Senior care advocates call on B.C. government to address gaps in service
Senior care advocates are trying to get the government’s attention to try and close what they call a long-standing funding gap.
The BC Seniors Living Association (BCSLA), which represents independent assisted living providers, says there is a gap in care for those seniors who are currently in assisted living homes but are waiting to get into higher care facilities.
“We’re faced with taking care of people needing 3.36 hours per day,” said BCSLA president Tanya Snow. “But they’re only receiving on average approximately 1.1 [hours per day].”
On average, funded assisted living beds receive 1.2 hours of direct care per resident per day. However, once it’s determined higher care is needed, those hours only increase slightly to about two hours while they wait.
When compared to the hours of care this senior-in-waiting would receive at a higher care facility, there’s a gap of 1.36 hours of care for these particular seniors per day.
“We have people at the same level of acuity, the same high level of need, the same safety concerns,” BCSLA interim CEO Alison Howard said.
“So, as families, you’re concerned about their safety: are they OK in their suites, are they getting the watchful eye that they need at two hours of care that they could maybe get those safety checks more often at two-and-a-half, three, three-point-six hours of care?”
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This year, the BCSLA lists 174 buildings under their watch, with each of them holding an average of 16 suites, making for a total of 2,784 suites.
In 2017, the province listed a total of 8,067 assisted living suites in B.C.
Howard said assisted living facilities have made do for the most part, though a tightness in dollars means health authorities haven’t been able to allocate the resources to close the gap.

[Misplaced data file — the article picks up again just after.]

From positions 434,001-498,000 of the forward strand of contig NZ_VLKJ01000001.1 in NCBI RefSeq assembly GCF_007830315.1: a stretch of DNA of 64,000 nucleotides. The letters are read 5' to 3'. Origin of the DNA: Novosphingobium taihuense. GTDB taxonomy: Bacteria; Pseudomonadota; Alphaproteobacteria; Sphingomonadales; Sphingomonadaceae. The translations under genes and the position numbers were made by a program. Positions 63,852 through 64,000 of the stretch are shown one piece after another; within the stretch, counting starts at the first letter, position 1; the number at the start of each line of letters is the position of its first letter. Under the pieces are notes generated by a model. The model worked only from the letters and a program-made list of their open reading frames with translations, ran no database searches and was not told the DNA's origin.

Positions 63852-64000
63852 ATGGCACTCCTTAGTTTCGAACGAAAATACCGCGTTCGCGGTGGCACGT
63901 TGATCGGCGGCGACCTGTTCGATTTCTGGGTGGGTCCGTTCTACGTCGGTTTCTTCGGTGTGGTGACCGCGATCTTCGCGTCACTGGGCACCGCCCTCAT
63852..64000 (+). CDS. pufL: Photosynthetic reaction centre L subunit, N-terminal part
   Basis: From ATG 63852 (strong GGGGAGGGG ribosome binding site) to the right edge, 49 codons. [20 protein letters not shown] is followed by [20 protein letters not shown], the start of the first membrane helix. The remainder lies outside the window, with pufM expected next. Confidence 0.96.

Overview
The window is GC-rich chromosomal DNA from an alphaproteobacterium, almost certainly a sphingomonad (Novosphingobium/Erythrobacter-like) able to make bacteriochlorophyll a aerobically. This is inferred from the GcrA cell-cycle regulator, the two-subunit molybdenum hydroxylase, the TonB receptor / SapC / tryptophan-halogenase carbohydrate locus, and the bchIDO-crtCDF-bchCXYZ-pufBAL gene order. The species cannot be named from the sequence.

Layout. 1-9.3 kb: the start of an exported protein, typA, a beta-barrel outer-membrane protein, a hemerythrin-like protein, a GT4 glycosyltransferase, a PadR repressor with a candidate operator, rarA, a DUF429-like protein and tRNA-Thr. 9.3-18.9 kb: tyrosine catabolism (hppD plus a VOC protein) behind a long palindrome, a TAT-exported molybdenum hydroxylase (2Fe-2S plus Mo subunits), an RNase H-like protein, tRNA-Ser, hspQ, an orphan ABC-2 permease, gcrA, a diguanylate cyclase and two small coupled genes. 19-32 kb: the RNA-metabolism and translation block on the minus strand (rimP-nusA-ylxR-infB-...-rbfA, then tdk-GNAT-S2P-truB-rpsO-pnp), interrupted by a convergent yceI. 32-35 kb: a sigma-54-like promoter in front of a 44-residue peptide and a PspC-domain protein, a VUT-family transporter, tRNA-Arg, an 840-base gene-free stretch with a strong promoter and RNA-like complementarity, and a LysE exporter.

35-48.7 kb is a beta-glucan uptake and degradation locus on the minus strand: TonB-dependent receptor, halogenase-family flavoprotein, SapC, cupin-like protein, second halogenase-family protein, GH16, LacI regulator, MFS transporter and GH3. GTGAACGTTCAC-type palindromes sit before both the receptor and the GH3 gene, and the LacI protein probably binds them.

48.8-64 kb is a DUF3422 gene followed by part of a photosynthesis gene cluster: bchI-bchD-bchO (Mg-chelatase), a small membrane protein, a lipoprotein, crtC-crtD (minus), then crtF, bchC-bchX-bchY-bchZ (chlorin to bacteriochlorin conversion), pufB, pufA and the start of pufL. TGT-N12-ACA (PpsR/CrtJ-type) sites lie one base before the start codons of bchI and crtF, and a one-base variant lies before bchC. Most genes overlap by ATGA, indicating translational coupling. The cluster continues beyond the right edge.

READ MORE: B.C. seniors could be facing care shortage
On Wednesday, the province announced they would be taking control of the employee contracts in privately-run home support services and rolling them back into Fraser Health, Vancouver Coastal Health and Island Health, which prompted concern for senior care from the BC Care Providers Association.
“What we’ve heard from seniors is that they want more services and longer visit times, and [this] decision does nothing to address this,” BCCPA CEO Daniel Fontaine said.
“Seniors are seeking extra help with their daily needs, such as getting a cup of tea, doing their laundry, or help with medications.”
WATCH: Daniel Fontaine with the BC Care Providers Association talks more about his concerns with the province’s decision
Snow said they’re calling on government to take a closer look at the care gap problem.
“We need the [Ministry of Health] to look at the funding and how it’s applied, not only in one health authority but across all health authorities so that the assisted living programs are funded and applied in a similar way,” Snow said.
The Ministry of Health has not yet returned a request for comment.
— With files from Richard Zussman
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